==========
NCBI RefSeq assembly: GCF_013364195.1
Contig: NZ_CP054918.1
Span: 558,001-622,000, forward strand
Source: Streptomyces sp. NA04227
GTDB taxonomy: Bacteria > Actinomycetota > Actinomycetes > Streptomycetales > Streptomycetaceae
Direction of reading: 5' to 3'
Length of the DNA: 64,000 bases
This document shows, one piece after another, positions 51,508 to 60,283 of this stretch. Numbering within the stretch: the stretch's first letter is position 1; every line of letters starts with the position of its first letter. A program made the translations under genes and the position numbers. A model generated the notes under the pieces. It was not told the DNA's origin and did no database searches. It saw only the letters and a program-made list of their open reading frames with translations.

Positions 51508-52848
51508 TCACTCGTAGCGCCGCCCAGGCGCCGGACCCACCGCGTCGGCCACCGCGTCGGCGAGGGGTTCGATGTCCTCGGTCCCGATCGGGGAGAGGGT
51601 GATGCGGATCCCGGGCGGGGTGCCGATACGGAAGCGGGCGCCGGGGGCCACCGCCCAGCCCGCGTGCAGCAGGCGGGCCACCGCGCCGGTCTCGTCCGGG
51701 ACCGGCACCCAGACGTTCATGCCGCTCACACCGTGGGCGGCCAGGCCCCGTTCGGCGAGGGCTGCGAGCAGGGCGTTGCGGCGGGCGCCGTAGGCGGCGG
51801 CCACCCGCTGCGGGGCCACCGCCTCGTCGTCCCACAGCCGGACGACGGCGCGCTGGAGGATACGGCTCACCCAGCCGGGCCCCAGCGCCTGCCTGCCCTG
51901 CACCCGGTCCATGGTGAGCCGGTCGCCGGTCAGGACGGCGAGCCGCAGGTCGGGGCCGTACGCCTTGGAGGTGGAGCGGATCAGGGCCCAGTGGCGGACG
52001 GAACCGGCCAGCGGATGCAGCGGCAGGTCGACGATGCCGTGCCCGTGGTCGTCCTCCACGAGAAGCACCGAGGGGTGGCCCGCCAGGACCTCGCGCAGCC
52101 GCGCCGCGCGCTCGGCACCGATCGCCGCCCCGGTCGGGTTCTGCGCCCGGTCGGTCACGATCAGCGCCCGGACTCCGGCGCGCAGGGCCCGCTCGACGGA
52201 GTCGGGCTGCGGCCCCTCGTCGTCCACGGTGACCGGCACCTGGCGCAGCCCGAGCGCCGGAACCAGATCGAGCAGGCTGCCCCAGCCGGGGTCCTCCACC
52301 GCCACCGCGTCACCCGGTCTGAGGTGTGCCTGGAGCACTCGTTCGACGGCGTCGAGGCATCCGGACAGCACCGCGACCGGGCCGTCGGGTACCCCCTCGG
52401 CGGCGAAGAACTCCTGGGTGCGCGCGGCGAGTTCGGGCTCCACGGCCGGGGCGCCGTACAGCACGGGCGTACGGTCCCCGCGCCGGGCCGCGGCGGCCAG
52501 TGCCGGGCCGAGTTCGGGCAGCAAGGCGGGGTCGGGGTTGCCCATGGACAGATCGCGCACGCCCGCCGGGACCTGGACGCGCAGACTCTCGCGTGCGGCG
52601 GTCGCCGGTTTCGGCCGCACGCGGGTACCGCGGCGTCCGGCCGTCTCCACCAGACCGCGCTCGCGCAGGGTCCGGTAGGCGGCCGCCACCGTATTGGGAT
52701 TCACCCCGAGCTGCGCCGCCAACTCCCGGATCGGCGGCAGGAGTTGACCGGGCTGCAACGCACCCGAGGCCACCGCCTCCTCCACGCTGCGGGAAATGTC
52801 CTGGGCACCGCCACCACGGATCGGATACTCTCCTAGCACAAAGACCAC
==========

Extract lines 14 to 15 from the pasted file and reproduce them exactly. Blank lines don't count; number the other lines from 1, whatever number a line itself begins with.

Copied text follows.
51901 CACCCGGTCCATGGTGAGCCGGTCGCCGGTCAGGACGGCGAGCCGCAGGTCGGGGCCGTACGCCTTGGAGGTGGAGCGGATCAGGGCCCAGTGGCGGACG
52001 GAACCGGCCAGCGGATGCAGCGGCAGGTCGACGATGCCGTGCCCGTGGTCGTCCTCCACGAGAAGCACCGAGGGGTGGCCCGCCAGGACCTCGCGCAGCC